But such efforts will have limited impact, especially given the monumental logistical obstacles of transporting large numbers of heavy water containers over wrecked roads. Each gallon of water weighs about eight pounds. "It's really hard to move around, to say the least," Schwab said.
U.N. agencies and other groups are supplying water treatment chemicals and tablets that people can use to purify small amounts of water. But experts said they are difficult to consistently use correctly and cannot provide large amounts. So rescue efforts also include sending water purification equipment
U.S. officials, for example, plan to send four major purification systems soon by ship, and six more might be brought to Haiti later from elsewhere in the world. Each can produce enough water for 10,000 people a day.
Water Missions International, a Charleston, S.C., charity that provides clean water in Haiti and 39 other countries, sent 10 water filtration systems to Port-au-Prince by plane on Friday and was rushing to assemble as many additional systems as quickly as possible.
The 1,700-pound, $25,000 systems, which can run on diesel fuel or solar power, can purify water from ponds, lakes, streams, springs, wells and other sources to produce 10 gallons of water a minute -- enough to supply up to about 5,000 people a day.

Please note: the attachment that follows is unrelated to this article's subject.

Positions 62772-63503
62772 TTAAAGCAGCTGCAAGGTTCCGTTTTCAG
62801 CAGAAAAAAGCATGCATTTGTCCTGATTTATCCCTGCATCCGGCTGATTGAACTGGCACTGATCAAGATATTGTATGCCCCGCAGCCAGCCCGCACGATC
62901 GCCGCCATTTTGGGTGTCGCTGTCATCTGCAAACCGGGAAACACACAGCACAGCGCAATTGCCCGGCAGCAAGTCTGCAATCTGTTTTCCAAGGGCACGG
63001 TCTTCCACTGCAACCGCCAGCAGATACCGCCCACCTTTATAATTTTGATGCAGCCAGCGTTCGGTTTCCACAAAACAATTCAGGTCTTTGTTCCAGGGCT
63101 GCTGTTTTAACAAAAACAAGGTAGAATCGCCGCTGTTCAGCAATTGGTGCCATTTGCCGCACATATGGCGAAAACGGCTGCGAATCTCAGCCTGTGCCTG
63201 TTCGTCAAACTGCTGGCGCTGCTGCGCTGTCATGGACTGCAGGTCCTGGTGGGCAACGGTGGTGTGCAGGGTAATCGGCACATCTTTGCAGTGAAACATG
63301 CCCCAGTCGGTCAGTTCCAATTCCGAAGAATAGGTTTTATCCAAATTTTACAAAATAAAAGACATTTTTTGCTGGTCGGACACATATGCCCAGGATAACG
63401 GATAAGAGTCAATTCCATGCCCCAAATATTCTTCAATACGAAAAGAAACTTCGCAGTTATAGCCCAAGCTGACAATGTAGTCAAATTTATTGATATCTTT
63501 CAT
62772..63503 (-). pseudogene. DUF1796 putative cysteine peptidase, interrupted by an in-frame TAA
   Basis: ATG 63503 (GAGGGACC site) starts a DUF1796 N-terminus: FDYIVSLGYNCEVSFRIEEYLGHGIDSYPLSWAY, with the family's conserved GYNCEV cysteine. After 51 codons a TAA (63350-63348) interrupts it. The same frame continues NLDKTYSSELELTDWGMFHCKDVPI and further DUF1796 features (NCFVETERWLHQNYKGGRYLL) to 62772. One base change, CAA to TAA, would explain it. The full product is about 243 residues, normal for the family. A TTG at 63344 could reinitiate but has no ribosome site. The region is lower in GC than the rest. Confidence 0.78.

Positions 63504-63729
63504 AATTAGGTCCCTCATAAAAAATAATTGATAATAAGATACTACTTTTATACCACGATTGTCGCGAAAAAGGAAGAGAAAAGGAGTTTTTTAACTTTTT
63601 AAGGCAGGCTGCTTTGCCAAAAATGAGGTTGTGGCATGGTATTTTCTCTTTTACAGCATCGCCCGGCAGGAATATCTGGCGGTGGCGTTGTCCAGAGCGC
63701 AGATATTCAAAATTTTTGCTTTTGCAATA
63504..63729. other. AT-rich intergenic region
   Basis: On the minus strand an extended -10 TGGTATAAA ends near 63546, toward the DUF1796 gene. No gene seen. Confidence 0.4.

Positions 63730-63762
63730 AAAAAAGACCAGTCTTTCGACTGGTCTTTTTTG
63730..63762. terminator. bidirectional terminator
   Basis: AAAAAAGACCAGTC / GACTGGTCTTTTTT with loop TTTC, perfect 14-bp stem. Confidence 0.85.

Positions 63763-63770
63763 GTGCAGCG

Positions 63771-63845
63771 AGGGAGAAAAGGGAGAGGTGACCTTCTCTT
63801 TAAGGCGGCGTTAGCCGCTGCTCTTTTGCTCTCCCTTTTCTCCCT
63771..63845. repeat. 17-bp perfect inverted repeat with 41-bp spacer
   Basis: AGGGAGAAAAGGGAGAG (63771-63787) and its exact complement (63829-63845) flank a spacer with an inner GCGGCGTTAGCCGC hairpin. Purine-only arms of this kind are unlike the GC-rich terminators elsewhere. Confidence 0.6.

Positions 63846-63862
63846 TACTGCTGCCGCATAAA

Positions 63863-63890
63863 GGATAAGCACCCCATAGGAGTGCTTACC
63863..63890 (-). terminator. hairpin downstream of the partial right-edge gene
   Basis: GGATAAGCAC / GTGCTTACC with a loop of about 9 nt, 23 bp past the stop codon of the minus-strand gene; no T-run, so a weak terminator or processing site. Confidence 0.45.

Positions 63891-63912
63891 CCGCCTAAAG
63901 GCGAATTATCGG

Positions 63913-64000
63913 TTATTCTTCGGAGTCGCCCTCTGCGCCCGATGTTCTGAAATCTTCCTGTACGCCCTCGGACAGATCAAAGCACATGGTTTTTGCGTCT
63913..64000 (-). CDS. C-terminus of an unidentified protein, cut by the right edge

"They're kind of like small municipal water treatment plants," said Patrick Haughney, the group's director of international programs.
Although some water purification systems, including those on ships anchored offshore, could turn seawater into drinking water, such desalination systems tend to be much more complicated and expensive to run.
"If fresh water is available, it's much easier to do that," Haughney said. "We think there's an adequate available supply of fresh water."
The USS Carl Vinson arrived in Haiti on Friday with desalinization equipment able to produce about 35,000 gallons of water a day. Four additional U.S. Navy ships carrying desalinization equipment that can produce 20,000 to 22,000 gallons of water a day are expected to arrive within days.
But even after such systems are operating, many logistical challenges remain, including having enough fuel to power them, personnel to run them and then transporting the clean water long distances to those who need it.
"It's not as straightforward as dropping something off and hoping it will work," Schwab, of the Hopkins center, said.
Even carrying the water to those who need it can be difficult.
"How do people carry it?" Schwab said. "In many cases, it will be in open buckets. But that's not ideal. If someone's hands are contaminated with waste and they put their hands in the bucket, then it's contaminated all over again."
In the long term, workers will need to repair whatever water purification system was in place before the earthquake.
"We need to act very, very fast to make the treatment plant work again so we can distribute water for people in large amounts," Galvao, of PAHO, said.
Staff writer Carol Leonnig contributed to this report.